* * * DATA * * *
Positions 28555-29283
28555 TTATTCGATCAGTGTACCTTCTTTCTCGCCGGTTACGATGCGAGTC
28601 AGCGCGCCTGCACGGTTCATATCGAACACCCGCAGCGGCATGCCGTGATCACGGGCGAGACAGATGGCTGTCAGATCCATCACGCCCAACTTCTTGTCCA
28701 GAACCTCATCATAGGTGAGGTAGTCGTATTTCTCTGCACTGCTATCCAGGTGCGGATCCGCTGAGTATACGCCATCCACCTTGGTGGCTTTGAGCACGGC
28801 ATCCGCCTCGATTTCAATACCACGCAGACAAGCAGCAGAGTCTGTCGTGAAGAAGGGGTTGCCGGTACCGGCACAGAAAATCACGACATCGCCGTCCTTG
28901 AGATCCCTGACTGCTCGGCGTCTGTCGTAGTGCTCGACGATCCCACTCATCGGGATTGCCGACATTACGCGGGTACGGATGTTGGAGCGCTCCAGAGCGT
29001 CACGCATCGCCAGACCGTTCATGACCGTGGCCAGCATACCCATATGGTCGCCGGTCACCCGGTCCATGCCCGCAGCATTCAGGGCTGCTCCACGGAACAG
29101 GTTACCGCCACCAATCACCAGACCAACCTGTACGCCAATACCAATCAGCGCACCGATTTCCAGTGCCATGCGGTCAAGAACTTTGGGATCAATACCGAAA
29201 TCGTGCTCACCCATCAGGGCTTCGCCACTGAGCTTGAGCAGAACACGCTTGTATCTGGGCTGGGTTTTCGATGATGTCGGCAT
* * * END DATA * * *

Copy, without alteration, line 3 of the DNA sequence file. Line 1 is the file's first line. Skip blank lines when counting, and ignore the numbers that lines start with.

28601 AGCGCGCCTGCACGGTTCATATCGAACACCCGCAGCGGCATGCCGTGATCACGGGCGAGACAGATGGCTGTCAGATCCATCACGCCCAACTTCTTGTCCA